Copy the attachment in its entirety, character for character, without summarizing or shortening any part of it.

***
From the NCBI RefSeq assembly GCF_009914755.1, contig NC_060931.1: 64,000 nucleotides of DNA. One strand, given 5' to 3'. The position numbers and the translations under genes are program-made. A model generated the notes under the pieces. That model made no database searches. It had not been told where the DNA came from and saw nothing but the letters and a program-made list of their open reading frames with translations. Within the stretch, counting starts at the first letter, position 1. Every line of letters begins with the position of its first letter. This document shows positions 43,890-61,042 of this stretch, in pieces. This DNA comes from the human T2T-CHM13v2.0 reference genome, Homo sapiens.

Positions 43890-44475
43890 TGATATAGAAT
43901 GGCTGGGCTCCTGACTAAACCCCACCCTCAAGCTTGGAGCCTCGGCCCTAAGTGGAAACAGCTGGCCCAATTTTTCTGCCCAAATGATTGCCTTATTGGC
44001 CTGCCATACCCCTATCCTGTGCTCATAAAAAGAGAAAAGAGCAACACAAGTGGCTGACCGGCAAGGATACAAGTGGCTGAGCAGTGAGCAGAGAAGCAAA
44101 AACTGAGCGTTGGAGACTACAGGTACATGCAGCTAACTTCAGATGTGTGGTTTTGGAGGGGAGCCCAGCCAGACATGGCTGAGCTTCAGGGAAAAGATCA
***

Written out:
From the NCBI RefSeq assembly GCF_009914755.1, contig NC_060931.1: 64,000 nucleotides of DNA. One strand, given 5' to 3'. The position numbers and the translations under genes are program-made. A model generated the notes under the pieces. That model made no database searches. It had not been told where the DNA came from and saw nothing but the letters and a program-made list of their open reading frames with translations. Within the stretch, counting starts at the first letter, position 1. Every line of letters begins with the position of its first letter. This document shows positions 43,890-61,042 of this stretch, in pieces. This DNA comes from the human T2T-CHM13v2.0 reference genome, Homo sapiens.

Positions 43890-44475
43890 TGATATAGAAT
43901 GGCTGGGCTCCTGACTAAACCCCACCCTCAAGCTTGGAGCCTCGGCCCTAAGTGGAAACAGCTGGCCCAATTTTTCTGCCCAAATGATTGCCTTATTGGC
44001 CTGCCATACCCCTATCCTGTGCTCATAAAAAGAGAAAAGAGCAACACAAGTGGCTGACCGGCAAGGATACAAGTGGCTGAGCAGTGAGCAGAGAAGCAAA
44101 AACTGAGCGTTGGAGACTACAGGTACATGCAGCTAACTTCAGATGTGTGGTTTTGGAGGGGAGCCCAGCCAGACATGGCTGAGCTTCAGGGAAAAGATCA